by Greta Kaul
The federal stimulus watchdog said he would not vouch for the White House's claim that the stimulus saved or created 640,000 jobs Thursday.
Earl Devaney, whose agency produced the data, said under questioning that accounting for job creation with reports filed by recipients of stimulus money was error-prone, according to the Associated Press.
He added the administration should have been more skeptical of the numbers when it announced that the stimulus was on track with its goal of creating or saving 3.5 million jobs by the end of 2010, according to the AP.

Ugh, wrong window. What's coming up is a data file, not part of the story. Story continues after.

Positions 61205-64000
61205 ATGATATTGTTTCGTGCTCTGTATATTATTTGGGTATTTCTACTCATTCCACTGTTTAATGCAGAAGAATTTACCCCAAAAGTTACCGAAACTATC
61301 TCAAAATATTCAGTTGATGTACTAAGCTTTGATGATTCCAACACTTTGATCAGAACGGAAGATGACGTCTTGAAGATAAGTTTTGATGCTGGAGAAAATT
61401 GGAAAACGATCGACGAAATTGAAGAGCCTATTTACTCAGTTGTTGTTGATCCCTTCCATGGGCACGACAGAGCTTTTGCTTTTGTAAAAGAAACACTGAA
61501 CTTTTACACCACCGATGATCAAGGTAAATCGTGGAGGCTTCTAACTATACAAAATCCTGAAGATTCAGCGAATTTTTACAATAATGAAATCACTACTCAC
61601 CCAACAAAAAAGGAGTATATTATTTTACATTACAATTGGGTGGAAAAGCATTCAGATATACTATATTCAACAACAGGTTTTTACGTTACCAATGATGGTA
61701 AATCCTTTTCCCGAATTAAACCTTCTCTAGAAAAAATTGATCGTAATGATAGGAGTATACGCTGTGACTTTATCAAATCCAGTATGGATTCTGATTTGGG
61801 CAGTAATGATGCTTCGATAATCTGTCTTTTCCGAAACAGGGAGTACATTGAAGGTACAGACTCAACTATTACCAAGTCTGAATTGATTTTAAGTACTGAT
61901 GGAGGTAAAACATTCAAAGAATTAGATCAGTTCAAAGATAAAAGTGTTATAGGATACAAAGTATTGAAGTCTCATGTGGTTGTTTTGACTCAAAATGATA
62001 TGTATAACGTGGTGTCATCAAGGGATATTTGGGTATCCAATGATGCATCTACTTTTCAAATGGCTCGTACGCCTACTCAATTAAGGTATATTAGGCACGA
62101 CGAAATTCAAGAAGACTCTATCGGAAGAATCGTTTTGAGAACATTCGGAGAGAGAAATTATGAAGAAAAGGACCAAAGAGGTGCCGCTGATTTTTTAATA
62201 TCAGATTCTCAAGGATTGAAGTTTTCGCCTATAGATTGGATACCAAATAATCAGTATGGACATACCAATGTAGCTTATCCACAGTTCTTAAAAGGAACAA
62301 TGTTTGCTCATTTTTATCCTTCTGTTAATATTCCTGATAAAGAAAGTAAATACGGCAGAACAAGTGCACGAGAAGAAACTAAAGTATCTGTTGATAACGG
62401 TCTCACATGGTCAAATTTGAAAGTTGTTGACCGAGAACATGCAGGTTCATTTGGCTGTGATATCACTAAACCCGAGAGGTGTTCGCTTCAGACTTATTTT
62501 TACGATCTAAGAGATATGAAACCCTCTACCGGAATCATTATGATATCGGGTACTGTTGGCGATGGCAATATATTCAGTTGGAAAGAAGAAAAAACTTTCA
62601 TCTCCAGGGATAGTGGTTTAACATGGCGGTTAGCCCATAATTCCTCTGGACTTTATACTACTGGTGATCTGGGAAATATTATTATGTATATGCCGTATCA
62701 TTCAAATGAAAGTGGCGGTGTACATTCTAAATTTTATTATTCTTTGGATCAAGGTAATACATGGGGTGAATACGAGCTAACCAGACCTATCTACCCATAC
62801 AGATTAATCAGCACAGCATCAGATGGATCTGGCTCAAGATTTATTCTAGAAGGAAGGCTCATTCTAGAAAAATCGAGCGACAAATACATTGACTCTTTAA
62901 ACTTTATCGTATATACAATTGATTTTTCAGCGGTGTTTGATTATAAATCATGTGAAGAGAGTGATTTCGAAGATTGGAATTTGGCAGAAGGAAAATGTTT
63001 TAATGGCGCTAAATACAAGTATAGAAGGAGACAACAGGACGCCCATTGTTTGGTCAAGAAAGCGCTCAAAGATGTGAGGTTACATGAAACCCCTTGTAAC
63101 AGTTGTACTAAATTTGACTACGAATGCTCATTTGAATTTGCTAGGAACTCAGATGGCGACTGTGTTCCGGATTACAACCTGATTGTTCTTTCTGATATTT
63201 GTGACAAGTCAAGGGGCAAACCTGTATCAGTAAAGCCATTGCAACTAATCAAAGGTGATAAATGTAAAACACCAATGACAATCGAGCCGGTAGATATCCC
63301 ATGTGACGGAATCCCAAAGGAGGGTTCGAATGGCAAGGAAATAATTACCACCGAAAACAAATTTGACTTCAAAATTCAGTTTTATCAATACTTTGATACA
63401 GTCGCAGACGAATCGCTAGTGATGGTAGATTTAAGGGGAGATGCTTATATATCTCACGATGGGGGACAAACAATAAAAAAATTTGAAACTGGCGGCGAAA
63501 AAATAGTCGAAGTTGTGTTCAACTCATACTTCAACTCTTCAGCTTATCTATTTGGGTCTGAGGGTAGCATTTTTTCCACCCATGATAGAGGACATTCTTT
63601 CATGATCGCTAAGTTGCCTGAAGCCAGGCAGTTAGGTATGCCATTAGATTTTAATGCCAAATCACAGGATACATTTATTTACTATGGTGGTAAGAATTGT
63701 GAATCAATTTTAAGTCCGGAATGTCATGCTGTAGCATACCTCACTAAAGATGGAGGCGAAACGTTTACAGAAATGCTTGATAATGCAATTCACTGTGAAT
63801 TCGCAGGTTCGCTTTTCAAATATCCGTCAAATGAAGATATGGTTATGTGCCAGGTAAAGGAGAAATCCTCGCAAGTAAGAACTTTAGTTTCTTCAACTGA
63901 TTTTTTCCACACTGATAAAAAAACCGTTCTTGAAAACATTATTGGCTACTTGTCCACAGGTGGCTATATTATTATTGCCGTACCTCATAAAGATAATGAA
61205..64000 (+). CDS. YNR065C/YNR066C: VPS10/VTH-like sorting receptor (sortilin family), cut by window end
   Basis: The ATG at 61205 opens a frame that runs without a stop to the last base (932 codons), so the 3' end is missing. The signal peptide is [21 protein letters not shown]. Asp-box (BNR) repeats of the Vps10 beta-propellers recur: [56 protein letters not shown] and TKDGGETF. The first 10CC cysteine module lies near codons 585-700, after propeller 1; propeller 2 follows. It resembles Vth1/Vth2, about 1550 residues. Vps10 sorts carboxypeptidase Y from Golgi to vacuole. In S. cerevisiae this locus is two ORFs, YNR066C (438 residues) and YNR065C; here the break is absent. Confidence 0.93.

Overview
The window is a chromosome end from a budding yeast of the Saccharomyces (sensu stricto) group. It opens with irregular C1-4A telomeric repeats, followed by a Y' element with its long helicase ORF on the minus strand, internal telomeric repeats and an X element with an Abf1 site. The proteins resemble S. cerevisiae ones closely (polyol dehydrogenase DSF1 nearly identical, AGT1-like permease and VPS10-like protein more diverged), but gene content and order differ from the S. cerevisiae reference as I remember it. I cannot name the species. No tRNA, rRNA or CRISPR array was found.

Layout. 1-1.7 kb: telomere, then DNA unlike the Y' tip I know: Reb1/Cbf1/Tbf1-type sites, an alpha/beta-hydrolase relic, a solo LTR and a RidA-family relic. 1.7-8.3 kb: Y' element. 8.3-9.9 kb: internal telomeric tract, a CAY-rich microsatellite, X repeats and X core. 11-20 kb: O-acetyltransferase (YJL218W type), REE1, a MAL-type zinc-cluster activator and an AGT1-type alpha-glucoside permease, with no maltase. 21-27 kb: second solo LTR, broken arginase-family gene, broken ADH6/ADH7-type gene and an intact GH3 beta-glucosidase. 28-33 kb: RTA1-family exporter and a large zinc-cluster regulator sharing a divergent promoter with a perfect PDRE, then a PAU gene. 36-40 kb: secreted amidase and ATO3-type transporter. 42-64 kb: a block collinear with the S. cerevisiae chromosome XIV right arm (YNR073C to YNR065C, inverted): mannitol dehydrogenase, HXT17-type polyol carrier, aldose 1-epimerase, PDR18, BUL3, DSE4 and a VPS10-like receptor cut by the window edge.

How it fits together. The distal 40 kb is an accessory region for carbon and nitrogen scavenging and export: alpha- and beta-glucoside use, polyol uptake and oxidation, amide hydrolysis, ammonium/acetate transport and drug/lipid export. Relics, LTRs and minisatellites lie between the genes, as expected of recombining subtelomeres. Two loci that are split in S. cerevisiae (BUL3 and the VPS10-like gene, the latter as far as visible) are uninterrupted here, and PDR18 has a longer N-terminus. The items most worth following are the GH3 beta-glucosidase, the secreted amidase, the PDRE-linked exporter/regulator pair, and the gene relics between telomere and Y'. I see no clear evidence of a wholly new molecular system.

Devaney told officials that missing reports and inaccuracies in reporting could drive job numbers above or below the projected 640,000, the New York Times said.
Rep. David Obey, D-Wisc., an author of the stimulus bill, called the data mistakes "ludicrous," according to the NY Times.
A report by the Government Accountability Office found many jobs reported by agencies that had not reported spending any of their stimulus money, and many agencies that received large sums of money reporting no job creation, according to the NY Times.
Devaney said that the downside to the transparency of the federal stimulus was embarrassment, according to the AP.